Julio Lugo came to the Red Sox in 2007 with a .402 career slugging percentage, having hit at least 10 home runs in five of the six full seasons he played. That power has disappeared with the Red Sox. Lugo has nine home runs in 831 at-bats with Boston and a .343 slugging percentage.
Lugo, competing with Jed Lowrie for the starting shortstop position, added muscle this offseason and has slightly altered his batting stance. The changes, the Red Sox hope, will help him recapture his power.
“Talking to [hitting coach Dave Magadan], he thinks we may see that more this year,” Francona said.
Lugo, said the manager, is “a little more upright in his stance, and he does seem to be a little bit stronger. Haven’t witnessed it yet down here. That doesn’t mean it isn’t going to happen.”
David Ortiz was the designated hitter for the Dominican Republic in its opening game of the WBC, a stunning 3-2 loss to the Netherlands in which Ortiz went 0 for 2 with two walks. Ortiz had played first base during a WBC exhibition, which surprised the Red Sox and left open the possibility of him playing the field during the tournament. Earlier this spring, Ortiz experienced stiffness in his left shoulder. “I think David will use his judgment,” Francona said. “I would never tell [Dominican manager] Felipe [ Alou] who to play. I was just caught by surprise. That wasn’t anybody’s fault. We don’t play him at first because we’re trying to keep him healthy. But, again, I would never tell someone. These games mean a lot to them, and I understand that. But there’s a reason we DH him.”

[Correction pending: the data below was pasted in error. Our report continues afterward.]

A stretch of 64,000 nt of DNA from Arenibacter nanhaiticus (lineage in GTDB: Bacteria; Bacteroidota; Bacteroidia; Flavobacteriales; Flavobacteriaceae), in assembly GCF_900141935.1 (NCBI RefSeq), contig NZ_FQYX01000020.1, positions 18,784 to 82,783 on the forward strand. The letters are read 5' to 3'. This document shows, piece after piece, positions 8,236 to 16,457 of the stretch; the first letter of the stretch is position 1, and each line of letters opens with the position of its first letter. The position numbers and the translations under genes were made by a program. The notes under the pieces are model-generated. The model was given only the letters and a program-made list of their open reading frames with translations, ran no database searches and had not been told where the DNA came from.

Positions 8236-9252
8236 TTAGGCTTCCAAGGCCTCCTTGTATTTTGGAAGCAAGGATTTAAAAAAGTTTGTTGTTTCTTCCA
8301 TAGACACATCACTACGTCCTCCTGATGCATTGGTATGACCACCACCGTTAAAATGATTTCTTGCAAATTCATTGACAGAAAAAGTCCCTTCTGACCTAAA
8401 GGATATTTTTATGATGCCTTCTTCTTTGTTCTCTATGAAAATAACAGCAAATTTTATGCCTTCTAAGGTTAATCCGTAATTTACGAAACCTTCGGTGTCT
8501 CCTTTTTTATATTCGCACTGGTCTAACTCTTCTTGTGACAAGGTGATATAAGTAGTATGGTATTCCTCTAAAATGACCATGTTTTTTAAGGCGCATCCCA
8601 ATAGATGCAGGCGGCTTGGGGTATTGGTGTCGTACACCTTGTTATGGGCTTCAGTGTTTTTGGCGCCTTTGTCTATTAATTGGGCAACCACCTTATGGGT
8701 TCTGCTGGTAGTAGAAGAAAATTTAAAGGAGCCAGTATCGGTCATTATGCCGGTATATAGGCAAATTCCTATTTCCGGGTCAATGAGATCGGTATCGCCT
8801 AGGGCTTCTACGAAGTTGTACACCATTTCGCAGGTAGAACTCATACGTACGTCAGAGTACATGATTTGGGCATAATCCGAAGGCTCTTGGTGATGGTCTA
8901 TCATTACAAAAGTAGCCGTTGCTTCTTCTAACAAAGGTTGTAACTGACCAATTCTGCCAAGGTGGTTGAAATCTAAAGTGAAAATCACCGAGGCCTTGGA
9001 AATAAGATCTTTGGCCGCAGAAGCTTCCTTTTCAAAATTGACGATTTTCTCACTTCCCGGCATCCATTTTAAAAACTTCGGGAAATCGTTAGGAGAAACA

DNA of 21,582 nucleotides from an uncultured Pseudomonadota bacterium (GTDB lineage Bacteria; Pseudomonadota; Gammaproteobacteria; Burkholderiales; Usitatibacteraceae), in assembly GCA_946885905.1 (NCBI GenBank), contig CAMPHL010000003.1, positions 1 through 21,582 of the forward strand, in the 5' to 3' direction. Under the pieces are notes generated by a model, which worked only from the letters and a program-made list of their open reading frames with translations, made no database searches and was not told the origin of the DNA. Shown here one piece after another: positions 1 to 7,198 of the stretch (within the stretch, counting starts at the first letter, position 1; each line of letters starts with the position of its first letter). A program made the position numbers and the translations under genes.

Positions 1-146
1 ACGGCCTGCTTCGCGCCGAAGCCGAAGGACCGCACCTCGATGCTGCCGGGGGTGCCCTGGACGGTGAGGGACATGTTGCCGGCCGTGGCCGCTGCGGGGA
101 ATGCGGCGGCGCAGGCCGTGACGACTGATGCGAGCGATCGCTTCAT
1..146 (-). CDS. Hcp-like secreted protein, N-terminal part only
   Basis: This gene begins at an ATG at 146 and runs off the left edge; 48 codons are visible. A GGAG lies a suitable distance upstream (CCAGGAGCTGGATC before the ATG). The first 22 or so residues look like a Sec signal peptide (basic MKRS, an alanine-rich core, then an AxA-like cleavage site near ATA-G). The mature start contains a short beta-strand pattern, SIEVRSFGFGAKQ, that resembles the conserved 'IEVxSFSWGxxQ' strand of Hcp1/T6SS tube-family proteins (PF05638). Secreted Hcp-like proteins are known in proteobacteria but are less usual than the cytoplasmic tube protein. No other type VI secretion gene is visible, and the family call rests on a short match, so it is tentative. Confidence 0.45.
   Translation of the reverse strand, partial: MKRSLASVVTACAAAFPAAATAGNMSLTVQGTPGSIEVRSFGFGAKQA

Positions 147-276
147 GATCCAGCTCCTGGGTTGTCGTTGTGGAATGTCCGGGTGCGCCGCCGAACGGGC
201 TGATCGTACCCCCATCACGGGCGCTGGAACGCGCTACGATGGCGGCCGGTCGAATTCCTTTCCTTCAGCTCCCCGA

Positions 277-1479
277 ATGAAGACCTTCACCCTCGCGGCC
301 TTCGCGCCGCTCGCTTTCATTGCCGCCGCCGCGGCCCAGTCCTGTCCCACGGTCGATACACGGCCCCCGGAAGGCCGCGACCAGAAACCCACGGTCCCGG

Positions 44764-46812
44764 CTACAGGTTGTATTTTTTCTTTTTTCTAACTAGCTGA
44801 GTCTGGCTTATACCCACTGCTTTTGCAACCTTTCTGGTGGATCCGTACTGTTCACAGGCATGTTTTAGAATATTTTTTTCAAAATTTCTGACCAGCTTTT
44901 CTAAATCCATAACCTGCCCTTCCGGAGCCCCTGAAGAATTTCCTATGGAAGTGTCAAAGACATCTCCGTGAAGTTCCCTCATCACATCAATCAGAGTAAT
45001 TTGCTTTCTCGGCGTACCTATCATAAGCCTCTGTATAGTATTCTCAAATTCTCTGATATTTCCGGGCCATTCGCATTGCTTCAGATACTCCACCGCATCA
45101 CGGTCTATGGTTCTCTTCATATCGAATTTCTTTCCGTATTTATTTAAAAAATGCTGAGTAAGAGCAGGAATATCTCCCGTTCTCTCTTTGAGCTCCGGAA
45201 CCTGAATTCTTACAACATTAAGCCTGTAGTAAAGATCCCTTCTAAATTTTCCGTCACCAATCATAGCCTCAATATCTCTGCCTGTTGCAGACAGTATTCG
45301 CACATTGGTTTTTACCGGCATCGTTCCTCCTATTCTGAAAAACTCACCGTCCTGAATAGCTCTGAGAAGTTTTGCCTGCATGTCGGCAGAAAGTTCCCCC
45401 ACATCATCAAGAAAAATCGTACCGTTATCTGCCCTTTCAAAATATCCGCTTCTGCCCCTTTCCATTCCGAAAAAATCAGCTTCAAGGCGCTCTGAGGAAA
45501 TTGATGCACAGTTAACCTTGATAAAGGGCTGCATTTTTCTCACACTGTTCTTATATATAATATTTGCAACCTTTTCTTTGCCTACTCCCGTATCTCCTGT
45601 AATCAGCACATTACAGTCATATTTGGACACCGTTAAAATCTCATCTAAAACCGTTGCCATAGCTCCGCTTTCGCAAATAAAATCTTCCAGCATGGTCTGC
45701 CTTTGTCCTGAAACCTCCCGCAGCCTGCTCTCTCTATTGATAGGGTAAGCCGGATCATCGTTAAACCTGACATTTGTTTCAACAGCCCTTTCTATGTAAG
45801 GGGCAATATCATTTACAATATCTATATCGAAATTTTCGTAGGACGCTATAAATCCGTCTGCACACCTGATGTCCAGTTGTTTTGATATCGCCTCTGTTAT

Mike Lowell will probably make his spring training debut Tuesday against the Orioles as a DH, Francona said. Lowell, who is recovering from offseason surgery to repair a torn labrum in his right hip, will likely play third base Friday in a night game against the Yankees at City of Palms Park . . . Rocco Baldelli has been feeling tightness in his groin and has not played since being the DH last Tuesday. Francona said Baldelli might return tomorrow. “It’s been the last couple of days,” Francona said. “It’s not that bad or anything. Just thought it made sense to stay away until he’s feeling better.” . . . Brad Penny will throw 35 pitches in a bullpen session tomorrow. He is trying to return to his rehab schedule after being scratched from a start Thursday because of fatigue in his right shoulder.
Miguel Gonzalez, a pitcher the Red Sox selected in the Rule 5 draft this winter, underwent Tommy John surgery and will begin rehab in Fort Myers . . . The Red Sox committed six errors today, which led to nine unearned runs. “We like putting up crooked numbers,” Francona said. “But not in the error column.” Argenis Diaz, whom Baseball America named the best defensive prospect in the Red Sox farm system, made two of the errors. “That’s the one thing we’ve talked to him since last spring – OK, make the routine play,” Francona said. “He admitted, ‘I got lazy. I didn’t move my feet.’ ” . . . The Rays have scored 26 runs in two games this spring against the Red Sox. . . . Jacoby Ellsbury needed ice for his shin after a foul ball left a baseball-sized bump on his leg. Ellsbury, who was fine, proudly showed the bruise to catcher Josh Bard.
Adam Kilgore can be reached at firstname.lastname@example.org